Risk Update

Confidentiality, Information Security, Attorney-Client Privilege & Lawyer Security Education

Third Party Disclosure Waives Privilege” —

  • “The Delaware Court of Chancery has held that a party waived its attorney-client privilege by submitting the documents at issue to the Federal Communication Commission.”
  • “The Plaintiffs seek thirty-one (31) documents previously produced by Defendant IDT Corporation (“IDT”) to the Federal Communications Commission (“FCC”) in 2016 in connection with an investigation pertinent to this Action.”
  • “But here, I find, IDT did not have an analogous expectation of privacy because the documents were not produced to the FCC under a confidentiality agreement. Instead, IDT merely requested that the documents remain confidential. IDT had no non-disclosure agreements with the FCC, and the Requests cited by IDT are insufficient to show that IDT reasonably believed that the documents would not be revealed to other adversaries.”
  • “In other words, IDT found it advantageous to disclose the privileged documents to a third party, the FCC, despite knowing that they could be disseminated. IDT did not have a commitment, let alone an enforceable agreement, with the FCC to keep the documents confidential. In that situation, IDT manifested its intent to waive any privilege by disclosing the documents to a third party.”

Cybersecurity Education for Lawyers” —

  • “One of the most pressing issues facing our legal profession, whether you are a solo practitioner or from a large firm, is the need for cybersecurity protection of confidential and proprietary client and law firm electronic information. “
  • “Thus, on June 13, 2020, the House of Delegates of the New York State Bar Association (NYSBA) overwhelming approved the Report of the Committee on Technology and the Legal Profession, presciently proposed prior to the pandemic, to recommend to the New York State Continuing Legal Education Board that the biennial CLE requirement be modified to require one credit of cybersecurity for each of the next two-year CLE cycles.”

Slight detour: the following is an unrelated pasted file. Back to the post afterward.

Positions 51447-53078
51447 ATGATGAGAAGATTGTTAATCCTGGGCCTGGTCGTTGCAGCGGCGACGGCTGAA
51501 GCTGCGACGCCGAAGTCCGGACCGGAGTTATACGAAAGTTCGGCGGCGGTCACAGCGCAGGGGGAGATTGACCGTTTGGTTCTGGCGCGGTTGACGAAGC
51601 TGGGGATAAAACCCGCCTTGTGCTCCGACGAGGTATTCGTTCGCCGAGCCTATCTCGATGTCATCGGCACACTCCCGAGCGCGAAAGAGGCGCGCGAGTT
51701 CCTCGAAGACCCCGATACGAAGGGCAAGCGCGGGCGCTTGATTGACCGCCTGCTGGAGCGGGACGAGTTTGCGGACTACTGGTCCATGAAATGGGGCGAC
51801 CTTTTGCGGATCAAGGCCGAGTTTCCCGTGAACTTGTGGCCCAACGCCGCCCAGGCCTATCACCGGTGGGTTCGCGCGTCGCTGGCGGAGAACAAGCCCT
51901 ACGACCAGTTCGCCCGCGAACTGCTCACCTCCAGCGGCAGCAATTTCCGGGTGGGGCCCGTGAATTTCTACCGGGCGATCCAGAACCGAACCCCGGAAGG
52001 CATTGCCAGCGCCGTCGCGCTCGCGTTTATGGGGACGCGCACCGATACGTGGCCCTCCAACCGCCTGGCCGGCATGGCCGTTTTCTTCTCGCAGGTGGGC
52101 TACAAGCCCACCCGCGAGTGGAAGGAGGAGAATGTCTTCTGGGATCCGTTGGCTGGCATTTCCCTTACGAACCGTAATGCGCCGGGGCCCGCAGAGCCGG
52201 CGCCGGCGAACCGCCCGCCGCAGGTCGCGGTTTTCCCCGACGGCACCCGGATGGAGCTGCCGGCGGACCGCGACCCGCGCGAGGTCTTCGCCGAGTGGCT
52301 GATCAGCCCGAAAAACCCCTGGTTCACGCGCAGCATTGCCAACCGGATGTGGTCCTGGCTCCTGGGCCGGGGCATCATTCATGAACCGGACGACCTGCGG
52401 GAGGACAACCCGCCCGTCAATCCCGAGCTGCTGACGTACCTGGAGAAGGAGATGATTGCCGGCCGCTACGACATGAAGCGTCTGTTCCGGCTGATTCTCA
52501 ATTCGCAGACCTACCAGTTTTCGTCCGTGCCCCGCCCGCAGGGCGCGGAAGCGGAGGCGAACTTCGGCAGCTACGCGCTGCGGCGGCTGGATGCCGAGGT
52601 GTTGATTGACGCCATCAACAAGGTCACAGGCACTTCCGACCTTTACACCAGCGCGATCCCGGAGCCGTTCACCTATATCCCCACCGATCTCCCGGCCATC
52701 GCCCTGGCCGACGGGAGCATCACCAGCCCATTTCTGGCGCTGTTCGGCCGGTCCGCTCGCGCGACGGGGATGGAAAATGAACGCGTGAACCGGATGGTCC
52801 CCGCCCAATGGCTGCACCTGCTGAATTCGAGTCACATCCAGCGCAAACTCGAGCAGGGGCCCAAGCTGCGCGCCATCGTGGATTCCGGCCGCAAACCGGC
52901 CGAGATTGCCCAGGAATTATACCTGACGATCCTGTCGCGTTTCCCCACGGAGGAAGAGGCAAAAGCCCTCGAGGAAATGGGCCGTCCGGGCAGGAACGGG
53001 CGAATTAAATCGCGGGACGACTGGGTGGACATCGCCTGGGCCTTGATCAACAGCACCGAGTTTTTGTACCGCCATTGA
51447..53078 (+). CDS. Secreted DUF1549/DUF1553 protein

• “Social engineering is the psychological manipulation of people in order to convince them to divulge confidential information. Educating lawyers on how to avoid social engineering attacks is imperative because studies have shown that upwards of 97% of malware attacks targeted users through social engineering hacking attempts, and only 3% targeted the technical infrastructure of a company.”
  • “Through social engineering, appearing to be associated in one form or another with a lawyer, the law firm, a vendor or friend, a bad actor may seek to convince a lawyer or her staff to provide to him access to confidential information, secured information or a password.”
  • “The New York Law Journal (NYLJ) reported in an October 2019 article, entitled “Eight NY Law Firms Reported Data Breaches as Problems Multiply Nationwide,” that the number of law firm data breaches in New York State doubled in 2018…”
  • “The article reported that some cybersecurity lawyers and consultants said the numbers ‘likely represent a tiny fraction of the breaches affecting the legal industry. Law firms, like other privately held businesses, don’t often publicize when their data is breached, and many may not report it to state officials, depending on the law.'”